Objectives: To compare the diagnostic yield of Mycobacterium tuberculosis from induced sputum (IS) and gastric lavage (GL) among children in a community setting.
Methods: Specimen-collection methods for bacteriological confirmation of pulmonary tuberculosis (PTB) were compared during a tuberculosis vaccine trial near Cape Town, South Africa (2001–2006). Children with a tuberculosis contact or compatible symptoms were investigated for suspected PTB. Diagnostic yields from 764 paired IS and GL specimens were compared in 191 culture-confirmed cases.
Measurements and main results: The crude yield of M tuberculosis was 10.4%, n = 108 by IS (5.8%) and n = 127 by GL (6.8%), from a total of 194 cases, of which three had incomplete IS/GL specimen pairs. Agreement between IS and GL was poor (κ = 0.31). The comparative yield of a single IS sample (38%) was equivalent to a single GL sample (42%), with a difference in yield of −4% (95% CI −15% to +7%). The combined yield of same-day IS and GL specimens (67%) was equivalent to two consecutive GL specimens (66%), with a difference in yield of 1% (95% CI −9% to 11%), but significantly greater than two consecutive IS specimens (55%), with a difference in yield of 12% (95% CI 2% to 21%). The adjusted odds of a M tuberculosis culture were increased by a positive tuberculin skin test or chest radiograph compatible with PTB.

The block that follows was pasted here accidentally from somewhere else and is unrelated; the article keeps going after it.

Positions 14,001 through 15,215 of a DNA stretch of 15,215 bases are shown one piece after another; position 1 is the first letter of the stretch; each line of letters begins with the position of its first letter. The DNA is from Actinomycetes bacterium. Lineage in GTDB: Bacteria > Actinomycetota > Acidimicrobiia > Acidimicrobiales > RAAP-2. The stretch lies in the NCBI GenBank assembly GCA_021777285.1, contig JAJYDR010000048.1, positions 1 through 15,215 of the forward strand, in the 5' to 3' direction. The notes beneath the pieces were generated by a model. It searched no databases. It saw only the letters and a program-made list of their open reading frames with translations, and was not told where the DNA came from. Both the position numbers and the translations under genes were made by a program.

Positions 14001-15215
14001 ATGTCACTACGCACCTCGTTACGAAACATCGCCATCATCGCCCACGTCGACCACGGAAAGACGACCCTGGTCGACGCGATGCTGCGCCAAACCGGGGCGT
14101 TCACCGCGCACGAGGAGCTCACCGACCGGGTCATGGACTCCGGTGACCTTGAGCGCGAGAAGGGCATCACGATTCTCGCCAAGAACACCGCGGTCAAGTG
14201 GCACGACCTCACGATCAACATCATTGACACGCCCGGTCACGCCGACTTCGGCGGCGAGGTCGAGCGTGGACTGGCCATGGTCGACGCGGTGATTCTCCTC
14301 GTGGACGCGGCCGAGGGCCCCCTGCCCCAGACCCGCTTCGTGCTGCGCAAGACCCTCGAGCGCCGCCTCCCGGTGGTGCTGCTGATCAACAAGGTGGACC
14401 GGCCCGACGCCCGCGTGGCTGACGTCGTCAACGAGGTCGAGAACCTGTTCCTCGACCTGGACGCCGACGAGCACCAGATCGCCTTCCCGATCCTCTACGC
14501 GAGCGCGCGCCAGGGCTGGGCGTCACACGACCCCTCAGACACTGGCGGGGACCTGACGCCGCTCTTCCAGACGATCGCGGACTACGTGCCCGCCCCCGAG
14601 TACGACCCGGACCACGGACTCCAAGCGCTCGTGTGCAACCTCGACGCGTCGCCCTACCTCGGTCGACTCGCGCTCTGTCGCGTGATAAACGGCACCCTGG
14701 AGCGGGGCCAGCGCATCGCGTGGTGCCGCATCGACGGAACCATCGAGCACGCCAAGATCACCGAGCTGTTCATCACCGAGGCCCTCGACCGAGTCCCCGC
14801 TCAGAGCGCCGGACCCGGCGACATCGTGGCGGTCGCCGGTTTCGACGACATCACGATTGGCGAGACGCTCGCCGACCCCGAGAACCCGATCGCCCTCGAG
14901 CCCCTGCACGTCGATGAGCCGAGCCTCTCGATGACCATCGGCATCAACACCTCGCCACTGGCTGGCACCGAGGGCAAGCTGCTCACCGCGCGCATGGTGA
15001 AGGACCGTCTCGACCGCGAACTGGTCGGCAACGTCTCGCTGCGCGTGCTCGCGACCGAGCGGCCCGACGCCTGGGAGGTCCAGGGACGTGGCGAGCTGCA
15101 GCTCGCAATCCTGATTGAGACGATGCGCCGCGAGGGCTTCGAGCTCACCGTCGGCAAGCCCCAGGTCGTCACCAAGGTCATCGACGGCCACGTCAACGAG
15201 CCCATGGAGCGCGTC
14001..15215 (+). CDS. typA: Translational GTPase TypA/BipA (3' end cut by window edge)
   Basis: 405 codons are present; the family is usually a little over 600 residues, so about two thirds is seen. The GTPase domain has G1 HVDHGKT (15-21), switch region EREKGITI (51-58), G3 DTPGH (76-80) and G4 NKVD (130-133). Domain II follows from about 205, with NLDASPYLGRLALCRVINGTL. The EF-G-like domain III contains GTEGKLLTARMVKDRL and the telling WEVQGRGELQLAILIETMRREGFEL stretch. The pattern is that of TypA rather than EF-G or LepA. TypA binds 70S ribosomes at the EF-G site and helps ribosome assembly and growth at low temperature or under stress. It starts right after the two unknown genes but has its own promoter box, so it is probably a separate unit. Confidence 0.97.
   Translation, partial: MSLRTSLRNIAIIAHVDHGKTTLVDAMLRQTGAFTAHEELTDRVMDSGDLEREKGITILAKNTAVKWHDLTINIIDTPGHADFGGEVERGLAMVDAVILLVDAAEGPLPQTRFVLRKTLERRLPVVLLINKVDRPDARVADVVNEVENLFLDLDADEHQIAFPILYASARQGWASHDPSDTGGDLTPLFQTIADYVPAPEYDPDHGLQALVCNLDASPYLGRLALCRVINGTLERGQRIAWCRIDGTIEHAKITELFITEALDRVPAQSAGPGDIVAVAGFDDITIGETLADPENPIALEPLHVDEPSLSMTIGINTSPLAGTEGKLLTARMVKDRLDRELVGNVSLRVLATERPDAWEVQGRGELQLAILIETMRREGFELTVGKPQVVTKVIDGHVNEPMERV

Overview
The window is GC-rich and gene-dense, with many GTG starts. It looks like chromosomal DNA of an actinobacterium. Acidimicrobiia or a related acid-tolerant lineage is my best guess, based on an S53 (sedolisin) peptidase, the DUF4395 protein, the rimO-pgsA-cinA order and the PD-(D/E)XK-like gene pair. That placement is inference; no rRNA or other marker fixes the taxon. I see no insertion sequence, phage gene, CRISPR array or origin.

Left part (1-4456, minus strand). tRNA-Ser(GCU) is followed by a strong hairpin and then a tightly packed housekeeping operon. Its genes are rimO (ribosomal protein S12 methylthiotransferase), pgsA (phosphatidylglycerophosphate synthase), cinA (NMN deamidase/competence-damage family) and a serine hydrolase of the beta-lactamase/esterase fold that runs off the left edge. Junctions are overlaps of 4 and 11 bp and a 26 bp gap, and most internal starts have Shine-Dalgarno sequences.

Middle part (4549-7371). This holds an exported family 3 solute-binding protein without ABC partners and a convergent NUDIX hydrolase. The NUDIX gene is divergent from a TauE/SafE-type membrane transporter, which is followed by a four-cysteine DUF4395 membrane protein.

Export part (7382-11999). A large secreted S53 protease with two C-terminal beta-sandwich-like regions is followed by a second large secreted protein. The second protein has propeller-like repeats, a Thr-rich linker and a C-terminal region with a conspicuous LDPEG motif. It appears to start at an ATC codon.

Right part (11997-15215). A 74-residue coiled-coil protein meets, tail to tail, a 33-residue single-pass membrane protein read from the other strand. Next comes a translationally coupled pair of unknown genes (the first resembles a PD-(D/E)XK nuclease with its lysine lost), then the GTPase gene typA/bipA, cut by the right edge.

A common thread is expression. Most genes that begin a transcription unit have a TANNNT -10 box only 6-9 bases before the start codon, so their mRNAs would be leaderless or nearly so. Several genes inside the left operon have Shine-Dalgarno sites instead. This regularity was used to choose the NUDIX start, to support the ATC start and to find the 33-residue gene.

Conclusions: In this community setting, the diagnostic yield of a single IS sample was equivalent to that of a single GL sample. The optimal diagnostic yield may be obtained from paired IS and GL specimens taken on a single day or two GL specimens taken on consecutive days.
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Funding: MH, TH, MT, LW, LG, WAH and GH were supported by Aeras Global TB Vaccine Foundation; MH, MT, WAH, and GH are supported by EuropeAID; MH is supported by the NIH (1R01-AI075603-01), as is WAH (R01-AI065653 and N01-AI70022) and GH (D43-TW007115); MH is also supported by Immunopaedia; WAH is also supported by the Dana Foundation, the Bill and Melinda Gates Foundation through Grand Challenges in Global Health Grant Nos 37772 and 37885, and the European and Developing Countries Trials Partnership (EDCTP).
Competing interests: None.
Ethics approval: Obtained.
This work has been presented in part as an oral presentation at the 25th Annual Meeting of the European Society for Paediatric Infectious Diseases, Porto, 2007.